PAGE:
The Humphrey School of Public Affairs is proud to welcome renowned climate scientist and communicator Katharine Hayhoe as the next speaker in its Swain Climate Policy Series.
Hayoe will speak at a virtual event April 12 at 4 p.m. CDT; it is co-sponsored by the Big Ten Conference's collaboration, Democracy in the 21st Century, and students from all 14 schools in the conference are invited to participate.
Hayhoe is chief scientist for The Nature Conservancy, a scholar at Texas Tech University, and author of a new book, Saving Us: A Climate Scientist’s Case for Hope and Healing in a Divided World.
The evidence is clear that our climate is changing—across the United States and the planet as a whole. Temperatures are increasing, rainfall patterns are shifting, and extreme precipitation and heat wave events are becoming more frequent.
The choices we make today will have profound impacts on our future: the faster we cut our carbon emissions, the less we’ll need to adapt and the more suffering we can avert. In such a politically charged environment, are we still able to act on climate? Or is it too late?
Hayhoe will address those questions as she untangles the complex science connecting our choices to future impacts, and highlights the actions that are being taken to address this critical issue today.
The event on Tuesday, April 12, at 4 p.m. CDT, is free and open to the public, but registration is required.
The Swain Climate Policy Series is geared to mobilize civic engagement on an ongoing basis, year round. Hayhoe is the second speaker in the series; former vice president and longtime climate activist Al Gore was the first, appearing in October 2021.
The Swain Climate Policy book club chose Hayhoe's book, Saving Us: A Climate Scientist’s Case for Hope and Healing in a Divided World, as its first selection. It's based on her popular TED Talk, in which she argues that the most important thing that individuals can do to address climate change is to talk about it with others by connecting over shared values such as family, community, and religion.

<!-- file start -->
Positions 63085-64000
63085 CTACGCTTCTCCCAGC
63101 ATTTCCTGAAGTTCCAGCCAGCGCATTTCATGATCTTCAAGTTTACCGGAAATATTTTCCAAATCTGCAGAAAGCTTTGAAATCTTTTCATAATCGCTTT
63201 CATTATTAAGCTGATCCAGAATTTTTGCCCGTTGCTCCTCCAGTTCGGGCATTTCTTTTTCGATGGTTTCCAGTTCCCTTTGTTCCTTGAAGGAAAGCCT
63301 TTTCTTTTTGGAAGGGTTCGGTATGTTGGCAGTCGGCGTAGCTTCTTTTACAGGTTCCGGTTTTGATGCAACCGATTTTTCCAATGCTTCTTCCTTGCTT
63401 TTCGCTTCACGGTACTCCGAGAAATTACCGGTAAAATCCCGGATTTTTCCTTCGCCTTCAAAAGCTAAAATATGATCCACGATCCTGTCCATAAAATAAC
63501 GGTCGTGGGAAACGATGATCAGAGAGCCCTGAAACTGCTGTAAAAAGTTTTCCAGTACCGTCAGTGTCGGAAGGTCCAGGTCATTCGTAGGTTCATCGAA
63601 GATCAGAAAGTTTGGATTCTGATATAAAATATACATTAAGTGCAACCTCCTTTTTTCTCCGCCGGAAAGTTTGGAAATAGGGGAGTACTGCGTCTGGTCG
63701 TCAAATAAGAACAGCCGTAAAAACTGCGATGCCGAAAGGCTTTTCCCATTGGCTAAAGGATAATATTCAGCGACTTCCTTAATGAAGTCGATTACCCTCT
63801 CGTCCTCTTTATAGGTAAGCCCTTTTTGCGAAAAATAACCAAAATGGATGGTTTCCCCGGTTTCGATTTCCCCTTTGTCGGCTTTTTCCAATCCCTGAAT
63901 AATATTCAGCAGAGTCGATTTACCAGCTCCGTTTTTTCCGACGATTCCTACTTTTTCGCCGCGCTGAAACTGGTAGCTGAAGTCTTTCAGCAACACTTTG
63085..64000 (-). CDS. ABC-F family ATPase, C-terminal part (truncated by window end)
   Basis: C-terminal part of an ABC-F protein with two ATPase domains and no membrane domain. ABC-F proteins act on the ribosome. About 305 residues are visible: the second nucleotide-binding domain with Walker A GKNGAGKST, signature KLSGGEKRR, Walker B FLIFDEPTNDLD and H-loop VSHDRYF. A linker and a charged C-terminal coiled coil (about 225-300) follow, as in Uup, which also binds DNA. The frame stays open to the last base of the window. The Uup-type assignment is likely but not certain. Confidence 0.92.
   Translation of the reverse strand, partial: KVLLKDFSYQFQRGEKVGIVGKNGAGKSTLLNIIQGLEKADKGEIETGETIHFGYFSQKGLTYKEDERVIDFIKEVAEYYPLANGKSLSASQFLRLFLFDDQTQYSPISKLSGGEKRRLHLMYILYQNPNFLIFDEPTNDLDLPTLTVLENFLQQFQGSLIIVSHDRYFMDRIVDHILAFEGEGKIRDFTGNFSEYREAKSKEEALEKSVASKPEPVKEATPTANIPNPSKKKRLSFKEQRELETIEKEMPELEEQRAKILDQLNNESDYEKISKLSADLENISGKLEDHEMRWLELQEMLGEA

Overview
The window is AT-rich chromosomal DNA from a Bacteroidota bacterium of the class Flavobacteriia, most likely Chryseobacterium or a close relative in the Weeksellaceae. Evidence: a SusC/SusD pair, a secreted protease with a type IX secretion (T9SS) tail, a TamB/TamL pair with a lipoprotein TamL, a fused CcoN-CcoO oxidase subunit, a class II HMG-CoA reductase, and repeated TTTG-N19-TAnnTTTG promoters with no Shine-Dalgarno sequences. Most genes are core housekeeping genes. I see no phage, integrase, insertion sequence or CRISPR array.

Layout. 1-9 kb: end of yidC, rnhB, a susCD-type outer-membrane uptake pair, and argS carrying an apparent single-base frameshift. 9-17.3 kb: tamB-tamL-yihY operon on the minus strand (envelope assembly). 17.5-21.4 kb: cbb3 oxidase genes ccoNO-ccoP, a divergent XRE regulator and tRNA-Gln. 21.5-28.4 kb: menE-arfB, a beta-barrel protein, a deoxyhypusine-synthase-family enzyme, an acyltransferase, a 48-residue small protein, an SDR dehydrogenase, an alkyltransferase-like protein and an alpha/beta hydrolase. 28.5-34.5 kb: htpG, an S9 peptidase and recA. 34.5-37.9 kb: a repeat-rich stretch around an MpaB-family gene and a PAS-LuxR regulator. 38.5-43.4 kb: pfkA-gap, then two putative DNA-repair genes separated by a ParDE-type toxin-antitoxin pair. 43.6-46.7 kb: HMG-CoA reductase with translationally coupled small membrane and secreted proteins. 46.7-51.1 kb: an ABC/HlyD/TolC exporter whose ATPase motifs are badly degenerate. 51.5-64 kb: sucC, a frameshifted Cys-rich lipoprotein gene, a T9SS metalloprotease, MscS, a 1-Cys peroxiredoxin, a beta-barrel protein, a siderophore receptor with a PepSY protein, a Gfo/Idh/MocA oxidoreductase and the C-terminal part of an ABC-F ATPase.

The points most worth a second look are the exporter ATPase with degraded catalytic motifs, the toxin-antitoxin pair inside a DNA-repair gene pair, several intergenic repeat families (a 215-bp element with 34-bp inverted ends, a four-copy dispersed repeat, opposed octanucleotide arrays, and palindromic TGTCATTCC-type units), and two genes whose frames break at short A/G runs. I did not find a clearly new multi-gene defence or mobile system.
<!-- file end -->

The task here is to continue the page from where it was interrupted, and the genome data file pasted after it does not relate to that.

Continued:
About Katharine Hayhoe
Katharine Hayhoe, PhD, is an atmospheric scientist whose research focuses on understanding what climate change means for people and the places they live. She is the chief scientist for The Nature Conservancy, where she oversees the organization's global climate advocacy and adaptation work. She is a Horn Distinguished Professor and Endowed Professor of Public Policy and Public Law in the political science department at Texas Tech University.
Hayhoe has been named one of TIME's 100 Most Influential People, the United Nations Champion of the Environment, and the World Evangelical Alliance’s Climate Ambassador. She is a well-known public speaker addressing climate science, impacts, communication, and faith. She hosts the PBS digital series Global Weirding, currently in its fifth season.
About the Swain Climate Policy Series
In honor of his 100th birthday in 2021, retired government, business, community, and University of Minnesota leader Thomas H. Swain announced the establishment of Advancing Climate Solutions. Now. The Swain Climate Policy Series to engage and energize students throughout the University of Minnesota, as well as residents across the state, to become part of the solution to climate change through policy and advocacy.
The Humphrey School, in partnership with the University of Minnesota’s Institute on the Environment, developed the series and the Swain Climate Policy Fund to bring public lectures featuring world-renowned climate experts and champions, policy-focused student internships and research initiatives, and opportunities for participants to learn how to be more effective climate stewards through both individual and collective action.